Koenigsegg is a Swedish automobile manufacturer that is known for its production of high-performance sports cars. It was founded by Christian von Koenigsegg in 1994 and is based in Angelholm, Scania, Sweden. One of the most distinctive characteristics of cars manufactured by Koenigsegg is its logo as this is how people recognize the car brand. Here is a little more about the history and meaning of the Koenigsegg logo.
The logo is in the shape of a coat of arms that is outlined in blue. The center of the coat of arms is filled with a pattern consisting of joined red and yellow rhombuses. Crowning the top of the coat of arms in the blue outlined section is a yellow ornamental symbol.
Ideas for the logo design came from an old Koenigsegg family coat of arms. This coat of arms was used by the Koenigsegg family in German Swabia during the Middle Ages. Christian von Koenigsegg learned about his family history and traced it back to the Germanic-Roman Empire at the end of the 12th-century when some of his family ancestors were knights. He decided that a historical symbol of his family’s ancestry was perfect for his business’ logo.
The one feature which is distinctly different to the original coat of arms is the symbol that crowns the coat of arms in the blue outline. This is a monogram using the combined letters KCC. This comes from Koenigsegg CC.
Jacob Laftman was a talented graphic designer and the creator of the logo. He was a close friend of Christian von Koenigsegg as the pair had grown up together and attended the same school. He designed the logo in the same year as the company was founded and it has been in use ever since. Sadly, Laftman died in 2002.
When Laftman and Koenigsegg were choosing a design for the logo of the car brand, they wanted a look that combined both tradition and modernity. This was to reflect the fact that their designs were using the long-standing concepts of producing top quality cars while also implementing modern ideas and manufacturing processes.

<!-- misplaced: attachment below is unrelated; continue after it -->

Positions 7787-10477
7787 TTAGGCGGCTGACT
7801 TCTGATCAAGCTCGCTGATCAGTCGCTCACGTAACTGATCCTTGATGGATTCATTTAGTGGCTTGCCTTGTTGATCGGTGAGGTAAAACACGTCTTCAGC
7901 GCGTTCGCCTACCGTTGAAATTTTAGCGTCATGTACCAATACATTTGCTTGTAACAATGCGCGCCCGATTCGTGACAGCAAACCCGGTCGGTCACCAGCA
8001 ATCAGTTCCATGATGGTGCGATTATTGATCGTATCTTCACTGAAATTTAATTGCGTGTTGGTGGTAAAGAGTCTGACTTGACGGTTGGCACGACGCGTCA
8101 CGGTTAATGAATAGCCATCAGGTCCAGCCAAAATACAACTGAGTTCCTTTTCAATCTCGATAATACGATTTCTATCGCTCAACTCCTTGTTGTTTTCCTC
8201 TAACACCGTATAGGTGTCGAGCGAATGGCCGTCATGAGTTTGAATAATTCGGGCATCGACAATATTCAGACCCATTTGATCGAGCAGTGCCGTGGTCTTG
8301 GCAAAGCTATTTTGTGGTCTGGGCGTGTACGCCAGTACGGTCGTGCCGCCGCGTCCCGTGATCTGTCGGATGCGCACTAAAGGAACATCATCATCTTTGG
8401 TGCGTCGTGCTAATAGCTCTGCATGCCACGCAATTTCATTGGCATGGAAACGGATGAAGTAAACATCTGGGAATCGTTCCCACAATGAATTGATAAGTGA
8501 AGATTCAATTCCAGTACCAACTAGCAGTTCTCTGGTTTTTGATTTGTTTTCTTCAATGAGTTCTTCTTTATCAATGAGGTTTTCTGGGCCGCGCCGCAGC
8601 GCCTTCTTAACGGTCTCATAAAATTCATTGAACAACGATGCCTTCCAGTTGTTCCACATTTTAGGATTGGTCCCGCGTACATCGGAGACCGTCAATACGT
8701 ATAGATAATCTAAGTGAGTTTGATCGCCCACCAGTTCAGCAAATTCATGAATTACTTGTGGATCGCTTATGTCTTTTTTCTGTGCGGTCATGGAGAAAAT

Using the coat of arms symbol was a great choice as it achieves both of their aims. It implies tradition I two ways. The first is that it is a representation of the long Koenigsegg history. The second is that it is following in the long-standing tradition of car manufacturers to use shields in the logo. There are many other companies that have symbols of a similar style, including Ferrari and Porsche. The color, pattern, and design of the logo contrast to the traditional aspect as they have a modern aesthetic.
One way in which the logo for Koenigsegg differs to the logos of other car manufacturers is that it does not feature the name of the car brand anywhere in the design. The hope was that the logo was distinctive enough that it would become recognizable enough that it would be instantly associated with the Koenigsegg car brand without the need for the company’s name stating this fact.
The choice of colors was one way that they hoped to make their logo stand out against the logos of other car manufacturers. While many car brands have a simple logo that features only one or two subtle colors. Laftman wasn’t afraid to use bold colors in his design. The combination of red and yellow in the center of the coat of arms is striking and eye-catching. The blue outline creates a contrast between these two colors that is visually appealing.
This logo is now proudly displayed on all the cars produced by Koenigsegg. Although the company was founded in 1994, they did not produce their first prototype, the Koenigsegg CC, until 1996 and this was not officially unveiled until 2000 at the Paris Motor Show. At the 2002 Geneva Auto Show, the first-ever Koenigsegg customer took delivery of his new red CC8S. Only four more cars were built by the car manufacturers that year. Since then, Koenigsegg has continued to produce high-quality, luxury sports cars in minimal numbers and are constantly updating their models to meet the changing expectations of the high-end automobile market. The one thing that has remained consistent on all their models is the logo.
Written by Garrett Parker
Read more posts by Garrett Parker